Listening and waiting. It is the overarching theme of Psalm 130. David says, "Out of the depths I cry to you!" "Let Your ears be attentive to my cry for mercy!" David's plea would mirror our plea today. We truly do speak out of depths of anxiety, despair, uncertainty and maybe fear. We are crying out!
Over the last two weeks I have done two funerals. One of them was a beautiful man who had lived 94 years and was known for his goodness, grace and patience. Another was a close friend who I had known for 14 years. My friend Bill was a golfing companion who was a consistent friend and a person known for some stellar phrases. Both funerals became times for me and the family to do something we (individually and corporately) have difficulty with. We all looked up, cried to the Lord and listened.
In my twenty plus years of ministry I have observed that most people (yes, I am grouping us together) have difficulty listening. We listen to a sermon with an analytical mind, culling out either what we want to hear or what to critique. We analyze, parse and are impressed when the speaker 'didn't use a note.' But we fall short on taking in meaning, content and any wisdom that might be offered. But, at a funeral, we stop, cry out, and we do something out of our nature ... we listen. John, in the Revelation, shocks us with penning Jesus' words to seven churches, pronouncing that without changes, most of these churches will lose something important. It is funeral-talk, and when that loss is perceived and grasped, they listen.
In Psalm 130, David enters the presence of God. He asks for God's attention. He acknowledges his sinfulness. He praises God's forgiveness. He waits for God, and he does this with his whole being. He remembers that Israel, and David, have only one hope ... the Lord. And he looks ahead to God's sure redemption, even of sinful Israel. David listens ... for he realizes that when we approach God reverently, openly and patiently, God will redeem our situation.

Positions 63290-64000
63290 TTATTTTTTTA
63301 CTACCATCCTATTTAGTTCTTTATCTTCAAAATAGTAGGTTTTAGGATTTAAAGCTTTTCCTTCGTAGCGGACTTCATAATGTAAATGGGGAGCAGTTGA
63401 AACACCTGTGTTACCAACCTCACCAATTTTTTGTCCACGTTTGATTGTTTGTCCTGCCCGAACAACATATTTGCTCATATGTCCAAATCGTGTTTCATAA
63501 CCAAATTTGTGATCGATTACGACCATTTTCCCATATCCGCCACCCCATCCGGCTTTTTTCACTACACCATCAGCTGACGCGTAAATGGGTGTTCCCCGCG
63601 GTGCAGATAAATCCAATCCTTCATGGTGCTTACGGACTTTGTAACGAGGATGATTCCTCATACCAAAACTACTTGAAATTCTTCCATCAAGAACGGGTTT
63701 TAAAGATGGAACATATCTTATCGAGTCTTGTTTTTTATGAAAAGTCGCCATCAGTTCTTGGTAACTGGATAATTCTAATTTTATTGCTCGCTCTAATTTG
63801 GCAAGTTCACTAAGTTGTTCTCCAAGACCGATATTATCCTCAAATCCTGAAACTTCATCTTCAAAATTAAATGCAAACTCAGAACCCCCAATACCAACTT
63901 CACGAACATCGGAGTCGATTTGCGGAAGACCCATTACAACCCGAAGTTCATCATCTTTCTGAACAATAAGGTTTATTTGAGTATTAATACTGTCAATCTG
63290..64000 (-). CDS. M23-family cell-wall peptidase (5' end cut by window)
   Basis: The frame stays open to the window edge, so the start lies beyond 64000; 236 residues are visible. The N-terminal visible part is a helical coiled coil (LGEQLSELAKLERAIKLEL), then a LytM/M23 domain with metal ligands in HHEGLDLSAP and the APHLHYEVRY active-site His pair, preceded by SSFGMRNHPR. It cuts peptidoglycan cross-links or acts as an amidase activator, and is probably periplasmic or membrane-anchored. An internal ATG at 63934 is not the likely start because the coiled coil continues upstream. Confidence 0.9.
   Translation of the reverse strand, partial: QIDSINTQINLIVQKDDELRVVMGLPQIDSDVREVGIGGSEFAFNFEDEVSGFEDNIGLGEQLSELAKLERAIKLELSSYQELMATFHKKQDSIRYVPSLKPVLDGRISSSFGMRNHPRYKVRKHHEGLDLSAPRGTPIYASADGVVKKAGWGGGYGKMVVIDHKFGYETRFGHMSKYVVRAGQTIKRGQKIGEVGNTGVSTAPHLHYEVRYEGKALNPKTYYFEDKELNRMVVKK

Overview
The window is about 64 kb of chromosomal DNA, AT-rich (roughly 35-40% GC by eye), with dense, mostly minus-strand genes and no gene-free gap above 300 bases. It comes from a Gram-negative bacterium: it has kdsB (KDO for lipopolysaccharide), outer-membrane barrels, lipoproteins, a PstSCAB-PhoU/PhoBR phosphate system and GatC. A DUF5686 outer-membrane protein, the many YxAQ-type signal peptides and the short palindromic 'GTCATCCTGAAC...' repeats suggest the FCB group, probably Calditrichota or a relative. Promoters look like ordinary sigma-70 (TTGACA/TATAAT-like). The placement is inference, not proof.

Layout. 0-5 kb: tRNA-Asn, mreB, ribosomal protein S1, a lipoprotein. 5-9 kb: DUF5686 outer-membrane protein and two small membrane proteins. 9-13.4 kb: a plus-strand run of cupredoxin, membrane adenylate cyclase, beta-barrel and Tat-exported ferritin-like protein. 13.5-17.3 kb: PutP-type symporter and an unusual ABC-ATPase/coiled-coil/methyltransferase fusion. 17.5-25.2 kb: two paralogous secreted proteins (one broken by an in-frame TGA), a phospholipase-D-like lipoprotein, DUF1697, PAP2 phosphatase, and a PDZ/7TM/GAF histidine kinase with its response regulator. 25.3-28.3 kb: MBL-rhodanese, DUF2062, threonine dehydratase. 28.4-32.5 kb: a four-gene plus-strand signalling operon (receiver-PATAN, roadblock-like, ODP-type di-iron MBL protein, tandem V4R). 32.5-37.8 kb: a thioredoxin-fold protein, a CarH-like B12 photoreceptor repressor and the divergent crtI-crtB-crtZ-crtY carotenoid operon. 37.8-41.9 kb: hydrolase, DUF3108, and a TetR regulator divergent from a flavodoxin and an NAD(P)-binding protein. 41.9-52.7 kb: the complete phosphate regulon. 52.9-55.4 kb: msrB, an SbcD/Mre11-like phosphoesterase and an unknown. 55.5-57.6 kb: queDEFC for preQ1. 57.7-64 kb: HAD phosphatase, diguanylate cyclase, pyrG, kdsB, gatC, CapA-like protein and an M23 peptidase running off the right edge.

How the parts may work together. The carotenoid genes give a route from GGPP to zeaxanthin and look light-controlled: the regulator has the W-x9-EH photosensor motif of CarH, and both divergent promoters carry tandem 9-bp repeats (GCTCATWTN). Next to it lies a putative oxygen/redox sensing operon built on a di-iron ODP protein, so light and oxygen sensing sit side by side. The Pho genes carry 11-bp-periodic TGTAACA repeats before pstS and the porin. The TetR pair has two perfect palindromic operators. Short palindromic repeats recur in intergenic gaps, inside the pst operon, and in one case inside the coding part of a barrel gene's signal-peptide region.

Are you listening for God? Or, as many of my friends and associates, is your listening clouded with anger, sword-rattling, drama, gloating, vengeful remarks, warrior-talk and all of the feelings that swirl around inside the human spirit? David acknowledges that if we want God's solutions to our human messes, we must lay it all down before God. David says ... "my whole being waits, and in His word I will put my hope (Psalm 130:5)."
That is the kind of God we have! A God that we can trust. A God with a good word for difficult times. The God that comes to us when we have lost something or are lost ourselves. The God that will change, if we let Him, how we see the world. The God who says the truth (not perception) will set you free by God's word (John 8:32). I, for one, am listening to THAT God! My whole being waits! How is it with you? Randy